For one, they raise pigs in their garbage kingdom.  Pigs are forbidden in Moslem society.  Into this desperate situation came this retired nun to live among the garbage people, to love them and to teach them and their children better ways to live.  Did she succeed?  Most certainly.  They now have schools and at her urging, the government has provided better housing.  Many lives have been immeasurably improved.  Emmanuel means “God with us.”  Certainly the people of the City of Garbage knew that God was with them in the presence of this determined and dedicated nun.  Sister Emmanuel died in 2008.  What was her reward for her amazing work?  Nothing earthly, to be sure.  

Sister Emmanuel lived as simply as the people to whom she ministered.  She was 79 years old and still passionately involved in ministry when she was interviewed by Diane Sawyer on “60 Minutes.”  Diane asked Sister Emmanuel if she thought about death.  Sister Emmanuel showed Ms. Sawyer a painting on her wall of angels joined hand in hand dancing in the Celestial kingdom.  “One of these days,” said Sister Emmanuel, “they will offer me a hand and I too will dance into the Kingdom of Heaven.”  Saints like Sister Emmanuel and the Apostle Paul were driven completely by their love for God and their love for others.  

Their motivation to serve God faithfully wasn’t just to go to heaven, although that is a great benefit!, it was to serve in God’s kingdom in thanksgiving for all God had done for them.  It’s imperative that we constantly ask ourselves, what is it we’re working for?  What is it that motivates us?  Is it money, fame, power, a reward of some sort?  Some of you will remember a hit song by the 1970s rock group Led Zeppelin.  In fact, it was the most requested song of the 70s.  It was called “Stairway to Heaven.”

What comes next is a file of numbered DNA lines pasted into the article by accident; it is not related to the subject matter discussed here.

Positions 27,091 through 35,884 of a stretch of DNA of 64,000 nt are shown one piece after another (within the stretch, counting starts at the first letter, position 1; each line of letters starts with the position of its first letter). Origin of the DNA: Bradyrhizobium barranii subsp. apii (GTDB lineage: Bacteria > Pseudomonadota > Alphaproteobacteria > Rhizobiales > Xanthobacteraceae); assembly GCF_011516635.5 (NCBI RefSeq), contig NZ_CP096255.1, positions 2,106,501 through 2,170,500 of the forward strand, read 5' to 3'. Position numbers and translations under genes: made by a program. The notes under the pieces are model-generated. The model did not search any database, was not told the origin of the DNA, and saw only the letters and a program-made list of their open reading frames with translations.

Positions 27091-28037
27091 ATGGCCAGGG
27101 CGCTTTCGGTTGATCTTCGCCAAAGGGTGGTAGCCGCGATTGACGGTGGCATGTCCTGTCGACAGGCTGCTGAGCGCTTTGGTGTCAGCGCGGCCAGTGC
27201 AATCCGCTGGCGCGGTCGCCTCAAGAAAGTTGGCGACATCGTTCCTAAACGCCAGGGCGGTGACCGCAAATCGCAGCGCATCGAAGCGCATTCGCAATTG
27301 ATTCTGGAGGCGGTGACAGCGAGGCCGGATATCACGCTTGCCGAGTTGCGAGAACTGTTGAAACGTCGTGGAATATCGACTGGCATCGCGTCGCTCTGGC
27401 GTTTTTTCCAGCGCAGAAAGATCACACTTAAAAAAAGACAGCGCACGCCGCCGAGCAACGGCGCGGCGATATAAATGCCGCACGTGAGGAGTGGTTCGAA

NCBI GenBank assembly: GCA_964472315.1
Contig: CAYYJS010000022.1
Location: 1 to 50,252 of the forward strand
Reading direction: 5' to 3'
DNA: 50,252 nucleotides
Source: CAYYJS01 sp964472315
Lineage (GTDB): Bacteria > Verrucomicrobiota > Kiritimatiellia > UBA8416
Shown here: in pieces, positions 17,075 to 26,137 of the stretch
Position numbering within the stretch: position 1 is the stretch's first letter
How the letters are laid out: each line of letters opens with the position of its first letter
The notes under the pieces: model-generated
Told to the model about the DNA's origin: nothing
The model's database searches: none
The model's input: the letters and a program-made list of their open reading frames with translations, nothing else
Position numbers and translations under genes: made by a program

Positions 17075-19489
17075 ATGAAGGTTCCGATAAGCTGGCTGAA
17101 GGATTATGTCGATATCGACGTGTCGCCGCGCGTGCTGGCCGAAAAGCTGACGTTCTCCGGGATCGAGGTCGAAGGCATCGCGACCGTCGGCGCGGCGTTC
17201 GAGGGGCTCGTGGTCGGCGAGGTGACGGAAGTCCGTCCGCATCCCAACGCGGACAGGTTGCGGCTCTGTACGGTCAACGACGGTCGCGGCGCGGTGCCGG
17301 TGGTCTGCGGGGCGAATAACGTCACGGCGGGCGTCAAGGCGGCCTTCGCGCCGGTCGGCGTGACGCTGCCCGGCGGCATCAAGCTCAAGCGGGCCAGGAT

The song is about a woman who thinks her happiness lies in money, and she’s convinced that money and material possessions are a path to true happiness.  She thinks money will buy her a stairway to heaven.  Remember the opening line?  “There’s a lady who’s sure All that glitters is gold And she’s buying a stairway to heaven.”  Greed never pays, that’s why it’s listed as one of the 7 deadly sins.  Maybe that’s why “Stairway to Heaven” was voted in 2003 as number three by VH1 on its list of the 100 Greatest Rock Songs.  Fortunately for most of us, there’s a limit to the motivating power of money.  So, if money, fame, or reward isn’t what motivates us, then could we somehow be motivated by fear?  Fear can certainly be a powerful motivator.

Shelby Yastrow, the former general counsel of the McDonald’s Corporation, once said in an interview that he was consistently haunted by a dream that he would humiliate himself by being totally unprepared for a meeting.  You don’t get to be general counsel and executive vice president of McDonald’s Corp. by being average.  Shelby Yastrow is probably one of the best lawyers in the U.S.  And yet even in his prestigious position, he still has fear-dreams about being unprepared in a meeting.  There are many successful people in this world who are motivated by fear.  Another strong motivator is a desire for acceptance and respect.